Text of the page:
Brushing your teeth twice a day is not just good for your oral hygiene, but it could help prevent the onset of dementia.
This is according to researchers who discovered those who suffered from tooth loss and gum disease experienced shrinkage of the hippocampus in the brain, which can result in cognitive decline.
Study author Satoshi Yamaguchi from Tohoku University told Newsweek: “Previous studies have shown that chronic peripheral inflammation may increase the risk of dementia and progress hippocampal atrophy, aka brain shrinkage.”
He noted that gum disease is chronic inflammation, which is why it could result in changes to the hippocampus. When it coems to tooth loss, however, the scientist suggested having fewer teeth could reduce chewing stimulation.
Previous studies have shown that this could lead to brain deterioration, as chewing helps to maintain the hippocampus.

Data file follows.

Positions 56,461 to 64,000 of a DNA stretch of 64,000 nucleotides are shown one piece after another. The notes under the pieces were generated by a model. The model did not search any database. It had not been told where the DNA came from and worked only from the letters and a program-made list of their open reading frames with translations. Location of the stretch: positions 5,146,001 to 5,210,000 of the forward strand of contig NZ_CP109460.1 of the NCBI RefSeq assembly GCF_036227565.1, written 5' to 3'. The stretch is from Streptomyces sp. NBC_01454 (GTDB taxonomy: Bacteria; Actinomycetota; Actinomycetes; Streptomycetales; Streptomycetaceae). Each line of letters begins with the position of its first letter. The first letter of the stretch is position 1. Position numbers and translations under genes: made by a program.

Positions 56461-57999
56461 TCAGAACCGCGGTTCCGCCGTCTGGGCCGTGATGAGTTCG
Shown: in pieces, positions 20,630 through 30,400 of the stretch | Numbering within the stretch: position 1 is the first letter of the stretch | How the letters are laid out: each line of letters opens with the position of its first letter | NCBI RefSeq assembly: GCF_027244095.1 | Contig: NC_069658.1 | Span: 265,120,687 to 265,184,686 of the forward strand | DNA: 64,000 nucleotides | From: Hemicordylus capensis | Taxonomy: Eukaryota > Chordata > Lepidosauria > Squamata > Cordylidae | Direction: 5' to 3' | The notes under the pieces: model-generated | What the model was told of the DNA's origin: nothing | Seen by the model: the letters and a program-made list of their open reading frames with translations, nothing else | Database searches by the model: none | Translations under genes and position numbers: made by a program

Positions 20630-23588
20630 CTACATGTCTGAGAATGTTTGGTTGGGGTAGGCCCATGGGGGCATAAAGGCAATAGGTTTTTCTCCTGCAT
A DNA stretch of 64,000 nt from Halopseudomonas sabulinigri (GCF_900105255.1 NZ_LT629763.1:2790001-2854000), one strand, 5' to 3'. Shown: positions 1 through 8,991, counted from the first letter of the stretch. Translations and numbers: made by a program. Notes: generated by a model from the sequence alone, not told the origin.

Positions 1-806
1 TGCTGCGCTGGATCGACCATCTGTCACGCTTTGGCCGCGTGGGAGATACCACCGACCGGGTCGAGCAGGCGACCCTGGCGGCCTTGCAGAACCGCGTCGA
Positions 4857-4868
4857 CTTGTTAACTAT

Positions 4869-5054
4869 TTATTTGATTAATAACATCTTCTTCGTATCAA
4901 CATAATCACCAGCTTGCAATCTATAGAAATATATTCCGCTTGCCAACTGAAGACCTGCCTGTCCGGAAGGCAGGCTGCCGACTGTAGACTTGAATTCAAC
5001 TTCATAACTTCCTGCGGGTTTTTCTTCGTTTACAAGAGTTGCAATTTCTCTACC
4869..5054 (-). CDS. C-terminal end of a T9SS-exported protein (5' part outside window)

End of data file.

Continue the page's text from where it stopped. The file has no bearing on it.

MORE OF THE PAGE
“Mastication plays an important role in preserving the hippocampus-dependent cognitive function,” a report from 2015 concluded.
Yamaguchi’s findings could have a big impact on the teeth brushing habits of Brits, as nearly half have irreversible gum disease and between 50 and 90 per cent have some sort of gum inflammation.
In fact, only 17 per cent of adults had very healthy gums with no gum disease.
To keep teeth in good condition, it is important to brush twice a day and floss regularly.
It is also advisable to book an appointment with your dentistl to remove hardened plaque and undergo a deep clean treatment with high-qualty dental products.